Professor Paul Keall has changed the course of cancer treatment. He and his research team have developed technology that could revolutionise current practice and improve patients’ quality of life.
Cancer is an enormous public health problem. In 2016 one Australian died from cancer every 12 minutes, according to Australian Institute of Health and Welfare (AIHW) statistics. Globally, the numbers are even more staggering – World Health Organization estimates show that 18 people die every minute from cancer.
Radiotherapy is the recommended treatment in 50 percent of cases in Australia, with around 63,500 courses delivered in 2016-17, according to the AIHW. However, radiotherapy is not an exact science, because the human body’s routine movements – such as breathing, digesting and swallowing – move and rotate the tumour during the time the patient is being treated. This motion – if not detected and corrected – can move the tumour away from the treatment beam and bring healthy tissue into the beam’s path.
Professor Keall, the Director of the University’s ACRF Image X Institute, has created software to both detect and correct this motion. Using this software reduces the margin for error and prevents unnecessary radiation of healthy tissue surrounding the tumour.
There are a lot of organs around the body that we don’t want to give radiation to – the heart, lungs, spinal cord, rectum, bladder – so any reduction of radiation dose to these tissues is going to improve patients’ quality of life
At the moment clinicians typically use x-rays to locate cancer tumours before patients start their radiotherapy and rely on that imaging to guide the radiation beams that attack cancer cells.
Professor Keall’s tumour tracking systems allow clinicians to precisely pinpoint a tumour using x-rays in real-time – to within 0.5 mm – and then the systems use a mathematical algorithm to reshape the radiation beam, so radiotherapy is always focused on the tumour.
“What we’re adding is the ability to see the cancer in real time and adapt the treatment to target the moving tumour,” he adds. “And that’s something that is not currently part of standard modern radiotherapy. Hopefully it will soon be.”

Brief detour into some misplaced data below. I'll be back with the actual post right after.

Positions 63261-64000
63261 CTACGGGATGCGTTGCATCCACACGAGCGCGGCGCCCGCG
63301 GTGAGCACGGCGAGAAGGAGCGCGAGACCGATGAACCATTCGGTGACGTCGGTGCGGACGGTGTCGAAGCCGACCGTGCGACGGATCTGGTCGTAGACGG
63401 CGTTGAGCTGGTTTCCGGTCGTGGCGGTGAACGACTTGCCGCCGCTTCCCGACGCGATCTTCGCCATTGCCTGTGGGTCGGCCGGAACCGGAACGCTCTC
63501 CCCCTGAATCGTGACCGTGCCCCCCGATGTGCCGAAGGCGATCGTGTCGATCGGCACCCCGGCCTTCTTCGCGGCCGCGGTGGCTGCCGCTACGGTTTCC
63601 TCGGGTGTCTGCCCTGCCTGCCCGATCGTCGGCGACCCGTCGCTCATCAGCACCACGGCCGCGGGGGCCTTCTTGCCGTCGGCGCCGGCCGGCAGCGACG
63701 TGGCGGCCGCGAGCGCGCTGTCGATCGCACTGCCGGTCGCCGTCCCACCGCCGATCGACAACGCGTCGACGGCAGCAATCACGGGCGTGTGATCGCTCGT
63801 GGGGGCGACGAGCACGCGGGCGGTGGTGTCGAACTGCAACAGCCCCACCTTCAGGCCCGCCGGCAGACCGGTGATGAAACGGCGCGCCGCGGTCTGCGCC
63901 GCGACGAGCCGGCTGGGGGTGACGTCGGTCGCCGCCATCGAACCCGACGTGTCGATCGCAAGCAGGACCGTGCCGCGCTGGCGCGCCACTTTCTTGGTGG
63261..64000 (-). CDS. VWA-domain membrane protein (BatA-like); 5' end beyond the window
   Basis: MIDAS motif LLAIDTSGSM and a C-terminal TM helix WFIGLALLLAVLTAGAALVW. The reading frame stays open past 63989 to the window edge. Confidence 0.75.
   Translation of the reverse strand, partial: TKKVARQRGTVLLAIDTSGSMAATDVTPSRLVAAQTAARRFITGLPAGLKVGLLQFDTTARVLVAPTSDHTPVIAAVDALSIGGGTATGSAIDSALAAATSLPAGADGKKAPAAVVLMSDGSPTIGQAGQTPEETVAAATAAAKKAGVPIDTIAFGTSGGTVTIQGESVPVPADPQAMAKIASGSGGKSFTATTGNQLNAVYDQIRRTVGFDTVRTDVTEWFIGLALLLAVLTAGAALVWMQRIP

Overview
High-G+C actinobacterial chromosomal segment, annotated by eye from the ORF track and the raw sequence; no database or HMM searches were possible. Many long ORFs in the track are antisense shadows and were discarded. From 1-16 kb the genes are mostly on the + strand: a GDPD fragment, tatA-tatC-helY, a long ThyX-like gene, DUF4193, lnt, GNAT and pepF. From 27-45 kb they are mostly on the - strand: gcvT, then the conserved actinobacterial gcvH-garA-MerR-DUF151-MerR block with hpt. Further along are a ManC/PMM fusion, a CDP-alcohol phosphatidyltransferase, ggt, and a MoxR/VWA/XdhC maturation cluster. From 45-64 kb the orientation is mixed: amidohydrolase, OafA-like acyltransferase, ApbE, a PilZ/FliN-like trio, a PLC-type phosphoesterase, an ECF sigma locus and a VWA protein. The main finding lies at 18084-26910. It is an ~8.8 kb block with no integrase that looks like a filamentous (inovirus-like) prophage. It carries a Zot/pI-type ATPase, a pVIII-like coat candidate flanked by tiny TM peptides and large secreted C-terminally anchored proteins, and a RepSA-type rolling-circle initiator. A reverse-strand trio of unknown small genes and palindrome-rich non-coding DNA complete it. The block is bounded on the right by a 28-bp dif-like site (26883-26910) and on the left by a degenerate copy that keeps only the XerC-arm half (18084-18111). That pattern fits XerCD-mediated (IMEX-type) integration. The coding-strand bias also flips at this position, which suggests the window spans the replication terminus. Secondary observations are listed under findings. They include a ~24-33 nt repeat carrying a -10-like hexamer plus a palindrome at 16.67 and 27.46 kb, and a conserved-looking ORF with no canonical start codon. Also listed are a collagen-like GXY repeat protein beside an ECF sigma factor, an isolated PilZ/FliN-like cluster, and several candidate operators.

Professor Keall’s systems are unique and remarkably simple to implement. They can be added to existing technology in almost any cancer centre around the world. The cost will be minimal, particularly if he can gain support from industry partners to commercialise the software.
“The game changer is that you don’t need any more equipment – you’re just adding software to make the system smarter and to convert existing equipment into real-time radiotherapy systems,” Professor Keall says.
“There is massive potential for global adoption of these technologies, because the equipment already exists.”
Human trials have shown that the technology is safe and robust when applied to prostate cancer. Professor Keall’s next clinical milestones will be a liver cancer trial and treating multiple cancers. The latter presents complex guidance problems because the tumours often don’t move in sync with each other.
Overseas expansion is due to start with a clinical trial in Denmark in 12 months. In Australia, commercialisation of healthcare technologies tends to move slowly, Professor Keall adds, so a national rollout of the software in Australia could be five to 10 years away.
However, he is optimistic that in 15 years' time the majority of patients with cancer will be treated with real-time tumour tracking technology. It’s a relatively short-term wait that could potentially deliver a long-term gain for hundreds of thousands of patients with cancer.